Do you have any favorite resources for learning the US States?

I’m linking up with this week’s Tech Tuesday @ Sunflower Schoolhouse!

 

Tech Tuesday – A New Meme! February 7, 2012

Filed under: Technology — kirstenjoyhill @ 11:02 pm
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I’ve been thinking about writing a series of posts on “techie” stuff we use in our homeschool.  I love reading about great iPad apps and educational websites on other blogs, so I am excited to share some of the discoveries we’ve made.  I was also thinking that “Tech Tuesday” or something similar would have quite a ring to it as far as blog memes go.  Well Honey at Sunflower Schoolhouse was kind enough to start just such a meme after I suggested it in the comments on her blog!

I’m linking up with her Tech Tuesday meme and plan to do so on a regular basis.

We got an iPad late last September.  It is such a wonderful tool for learning (and for fun!).  I asked each of my kids what his or her most favorite app is:

Miss M (age 7.5) said:”My Horse” — An app that simulates having a horse that you can feed, take care of and even take to horse riding competitions. It’s perfect for my horse-loving daughter. This is an app the potential for in-app purchases, but of course those need the parent’s password (and I am not sure that Miss M even realized until recently that it was possible to buy things). It hasn’t been a big deal for us. She is able to enjoy it without spending any real money.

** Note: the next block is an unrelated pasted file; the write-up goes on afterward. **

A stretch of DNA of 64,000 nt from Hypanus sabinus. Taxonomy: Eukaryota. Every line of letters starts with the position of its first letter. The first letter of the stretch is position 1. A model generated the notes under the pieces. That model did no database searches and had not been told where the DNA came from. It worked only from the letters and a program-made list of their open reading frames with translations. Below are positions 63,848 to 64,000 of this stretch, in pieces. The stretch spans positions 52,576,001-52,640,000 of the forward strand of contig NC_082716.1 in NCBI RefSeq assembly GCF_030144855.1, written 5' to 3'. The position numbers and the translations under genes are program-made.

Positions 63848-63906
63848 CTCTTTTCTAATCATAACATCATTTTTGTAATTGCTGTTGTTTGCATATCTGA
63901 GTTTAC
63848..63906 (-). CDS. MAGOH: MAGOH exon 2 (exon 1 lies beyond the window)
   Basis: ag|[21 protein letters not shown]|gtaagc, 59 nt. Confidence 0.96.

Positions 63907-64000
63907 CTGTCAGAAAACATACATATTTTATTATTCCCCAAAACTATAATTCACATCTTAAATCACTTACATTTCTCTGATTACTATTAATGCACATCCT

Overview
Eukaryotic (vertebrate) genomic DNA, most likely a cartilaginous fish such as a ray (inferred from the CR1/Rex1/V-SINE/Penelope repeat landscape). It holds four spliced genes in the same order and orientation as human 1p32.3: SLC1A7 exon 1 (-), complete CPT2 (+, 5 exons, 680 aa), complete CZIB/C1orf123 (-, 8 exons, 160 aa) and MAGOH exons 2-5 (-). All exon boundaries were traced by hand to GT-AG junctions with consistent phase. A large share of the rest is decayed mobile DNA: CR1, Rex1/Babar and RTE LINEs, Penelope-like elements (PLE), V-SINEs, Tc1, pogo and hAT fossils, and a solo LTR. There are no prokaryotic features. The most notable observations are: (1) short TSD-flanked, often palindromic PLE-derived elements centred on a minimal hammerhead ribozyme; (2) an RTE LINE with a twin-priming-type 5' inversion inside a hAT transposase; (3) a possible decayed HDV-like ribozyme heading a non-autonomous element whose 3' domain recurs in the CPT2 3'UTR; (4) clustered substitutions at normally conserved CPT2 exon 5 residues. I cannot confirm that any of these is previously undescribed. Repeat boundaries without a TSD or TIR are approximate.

Mr E (turns 5 next month) said: “Red Birds” (aka Angry Birds) 🙂  This one is a classic, and needs no explanation!  My boys love to run around the house pretending to be “red birds”.  The only problem with this is that they want Miss M to play the role of the pigs in the Angry Birds game.  That usually does not go over well!

Mr K (just turned 3) said: “Robots!” (aka Toca Robot Lab).  Toca Boca makes many innovative apps for kids, and Mr K enjoys all of Toca’s apps that we have purchased so far.  The Robot Lab involves constructing a robot from a selection of parts, then maneuvering this robot through a maze of sorts.

I’m not surprised that each of them picked an app that is mostly “for fun” — but they do all have more educational apps they enjoy too, and I’ll be featuring some of those in future Tech Tuesday posts.

I started a new Pinterest board for techie stuff today too.  I *think* you can see this even if you aren’t a member of Pinterest.

Do your kids have favorite apps or websites we should check out?